Just a quick post for today, but one that should hopefully be significant to all the GMs out there wondering how to breathe life into their NPCs. It's something I've been logically aware of for a long time but never really gave much thought or consideration to just how powerful it could be. That was, until when talking to my Dresden Files GM and he rattled off an NPC in 30 seconds in a way that instantly gave me a very strong impression as to just who this person was. How? He mixed the details.
The Big Details
The big details are the ones we all think about when making an NPC. Maybe we don't put much variation into them, but they're at least covered. Race (Ork, Human, Elf or even Black, White, Asian), gender, job, etc. The kind of things that give us the kind of things people notice about who someone is or what they do. These are important, very important in fact, because they ground the character. We're not going to play a Cop the same way we are a Mafia Enforcer and these big details show us that difference which is very important. However, if you want a living NPC, you need more than just the big details.
The Small Details
The small details have very little to do with the function of the character. Those are the purview of the big details. What they do is give you the who for the NPC. A big detail will tell you that the NPC is a Cop. A small detail will tell you that the Cop is a single mother of two boys, one of whom is really into hockey the other of whom currently likes baking. The small details will tell you that the person likes to read romance novels. It will tell you that they always stop by the local 7-11 on their way home on Friday and pick up a lottery ticket.
None of these are important to the what of the character. We can have a perfectly functional NPC without ever touching on these things. However, the who might be important. If nothing else it will help add depth to your game.
Why the Who Matters
So, why does the who matter? It matters in several ways. The most apparent in that it gives your players a way to relate to the NPC that they might not otherwise have, it opens up ways to use the character that aren't there with the big details, and it helps to encourage the players to put more into their characters as well.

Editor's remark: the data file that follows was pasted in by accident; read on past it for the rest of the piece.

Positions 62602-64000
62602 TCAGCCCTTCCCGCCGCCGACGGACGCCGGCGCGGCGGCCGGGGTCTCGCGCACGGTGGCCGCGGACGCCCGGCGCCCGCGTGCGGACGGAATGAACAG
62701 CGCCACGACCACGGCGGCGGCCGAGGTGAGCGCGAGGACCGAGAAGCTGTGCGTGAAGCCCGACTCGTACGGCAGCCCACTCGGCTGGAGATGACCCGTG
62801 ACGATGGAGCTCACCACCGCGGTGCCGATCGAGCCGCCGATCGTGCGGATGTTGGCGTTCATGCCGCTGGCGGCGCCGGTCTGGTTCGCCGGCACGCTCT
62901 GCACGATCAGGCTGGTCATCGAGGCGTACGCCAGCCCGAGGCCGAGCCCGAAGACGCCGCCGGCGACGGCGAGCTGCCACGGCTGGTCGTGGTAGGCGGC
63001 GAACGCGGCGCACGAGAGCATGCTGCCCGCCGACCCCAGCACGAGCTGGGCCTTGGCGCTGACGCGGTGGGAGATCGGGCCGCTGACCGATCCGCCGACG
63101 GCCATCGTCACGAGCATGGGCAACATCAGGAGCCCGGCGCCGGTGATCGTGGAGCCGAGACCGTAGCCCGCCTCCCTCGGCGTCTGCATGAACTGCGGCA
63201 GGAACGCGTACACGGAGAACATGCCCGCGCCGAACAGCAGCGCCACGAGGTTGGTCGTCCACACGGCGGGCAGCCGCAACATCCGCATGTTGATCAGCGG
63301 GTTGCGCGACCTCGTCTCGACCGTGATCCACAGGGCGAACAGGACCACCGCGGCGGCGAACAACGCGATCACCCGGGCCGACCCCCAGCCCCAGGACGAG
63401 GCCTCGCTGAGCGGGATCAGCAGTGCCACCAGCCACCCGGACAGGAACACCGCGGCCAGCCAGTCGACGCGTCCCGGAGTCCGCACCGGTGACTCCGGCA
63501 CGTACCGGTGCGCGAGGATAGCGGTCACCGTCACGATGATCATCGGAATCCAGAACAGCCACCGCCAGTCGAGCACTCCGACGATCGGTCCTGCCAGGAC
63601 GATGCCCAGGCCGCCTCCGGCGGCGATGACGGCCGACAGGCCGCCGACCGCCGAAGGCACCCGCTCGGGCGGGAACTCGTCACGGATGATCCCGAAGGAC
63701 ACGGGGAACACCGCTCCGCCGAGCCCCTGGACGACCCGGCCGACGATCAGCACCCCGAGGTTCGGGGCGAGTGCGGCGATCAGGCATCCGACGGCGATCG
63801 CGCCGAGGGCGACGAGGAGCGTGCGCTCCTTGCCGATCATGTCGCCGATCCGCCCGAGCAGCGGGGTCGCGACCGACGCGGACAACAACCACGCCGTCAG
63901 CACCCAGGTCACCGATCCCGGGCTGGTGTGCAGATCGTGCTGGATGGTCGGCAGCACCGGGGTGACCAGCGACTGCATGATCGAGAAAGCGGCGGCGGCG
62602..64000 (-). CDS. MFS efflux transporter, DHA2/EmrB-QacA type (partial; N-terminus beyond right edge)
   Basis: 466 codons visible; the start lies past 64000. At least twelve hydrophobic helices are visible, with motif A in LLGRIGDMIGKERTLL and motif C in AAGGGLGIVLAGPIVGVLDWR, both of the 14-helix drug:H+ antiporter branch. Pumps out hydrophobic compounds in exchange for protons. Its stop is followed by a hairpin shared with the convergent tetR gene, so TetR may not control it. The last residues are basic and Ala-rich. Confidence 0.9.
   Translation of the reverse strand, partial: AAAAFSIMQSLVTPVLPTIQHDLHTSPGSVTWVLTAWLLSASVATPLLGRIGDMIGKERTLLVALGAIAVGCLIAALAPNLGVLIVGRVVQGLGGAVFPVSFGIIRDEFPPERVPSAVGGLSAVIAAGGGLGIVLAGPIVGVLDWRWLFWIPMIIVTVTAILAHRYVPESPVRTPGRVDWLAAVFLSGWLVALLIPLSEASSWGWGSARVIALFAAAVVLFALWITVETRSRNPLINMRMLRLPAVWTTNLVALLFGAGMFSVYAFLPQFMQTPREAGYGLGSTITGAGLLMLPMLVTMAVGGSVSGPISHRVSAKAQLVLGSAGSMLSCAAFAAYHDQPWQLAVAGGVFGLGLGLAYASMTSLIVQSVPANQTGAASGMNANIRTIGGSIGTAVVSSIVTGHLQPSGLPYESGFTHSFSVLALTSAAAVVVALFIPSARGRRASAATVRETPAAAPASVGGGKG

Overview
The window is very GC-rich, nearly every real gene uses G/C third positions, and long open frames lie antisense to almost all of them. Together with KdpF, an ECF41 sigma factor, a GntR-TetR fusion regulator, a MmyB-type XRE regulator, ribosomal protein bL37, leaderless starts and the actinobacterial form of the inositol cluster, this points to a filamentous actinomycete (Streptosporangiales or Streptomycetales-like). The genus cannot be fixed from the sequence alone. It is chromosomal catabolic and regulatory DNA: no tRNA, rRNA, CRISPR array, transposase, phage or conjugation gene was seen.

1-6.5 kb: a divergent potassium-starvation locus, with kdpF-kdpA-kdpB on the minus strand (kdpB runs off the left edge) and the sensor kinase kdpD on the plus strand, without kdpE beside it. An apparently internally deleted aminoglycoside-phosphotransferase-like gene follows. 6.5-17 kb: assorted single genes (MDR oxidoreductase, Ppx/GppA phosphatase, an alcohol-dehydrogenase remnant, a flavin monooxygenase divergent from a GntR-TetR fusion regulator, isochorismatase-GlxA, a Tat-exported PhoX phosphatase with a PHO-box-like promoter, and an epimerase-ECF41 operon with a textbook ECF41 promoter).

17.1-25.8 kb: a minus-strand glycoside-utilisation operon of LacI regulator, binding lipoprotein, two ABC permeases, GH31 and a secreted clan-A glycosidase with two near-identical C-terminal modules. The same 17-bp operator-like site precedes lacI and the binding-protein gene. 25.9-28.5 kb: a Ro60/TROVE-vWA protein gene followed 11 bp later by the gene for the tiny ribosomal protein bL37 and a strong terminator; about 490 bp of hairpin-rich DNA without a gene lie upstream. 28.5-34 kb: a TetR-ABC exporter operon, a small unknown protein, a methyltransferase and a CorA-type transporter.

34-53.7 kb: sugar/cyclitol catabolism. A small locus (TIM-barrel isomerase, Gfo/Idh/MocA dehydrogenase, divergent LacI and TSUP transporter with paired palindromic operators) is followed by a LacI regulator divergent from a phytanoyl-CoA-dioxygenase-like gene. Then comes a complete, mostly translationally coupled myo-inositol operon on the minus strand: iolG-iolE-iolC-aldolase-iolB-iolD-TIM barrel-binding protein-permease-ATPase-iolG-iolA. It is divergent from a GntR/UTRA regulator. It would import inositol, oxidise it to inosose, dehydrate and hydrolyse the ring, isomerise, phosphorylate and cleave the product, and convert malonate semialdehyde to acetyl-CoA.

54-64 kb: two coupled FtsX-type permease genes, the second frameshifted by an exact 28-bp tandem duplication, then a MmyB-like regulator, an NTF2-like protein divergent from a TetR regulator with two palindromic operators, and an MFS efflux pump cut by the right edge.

How does it help relate? For one, those small personal details build resonance points with the players. Maybe the NPC sings in the shower. Maybe one of your players also sings in the shower, or dated a guy who sang in the shower. The player now has a point that they can relate to the NPC on above and beyond the big details. This extra humanization of the NPC will also make the players think of them more as people and less as NPCs. That can be powerful.
It helps you use the NPC by opening up other ways the character could get involved. For example, the single mom I referenced above could show up at a hockey game, ice rink, or sports shop for interaction. She could have knowledge about school sporting events. She could have a plate of cookies from a container her kid baked for her to share. The more things the character has the more ways they're open to be used. Best part? This feeds directly into the first one.
Finally, it can help your players make better and deeper people as well. Why? Because it gets them thinking along those same lines. You present an NPC that is a real person, the player interacts with them in a way like a real person, and eventually they'll start providing those details for themselves as well. The result? Everyone has deeper, more real characters.
Next time you find yourself making an NPC, try to mix up the details you generate on the fly. A few small details might just make the difference between a good and a great NPC.
Interview: Chris Birch
1 day ago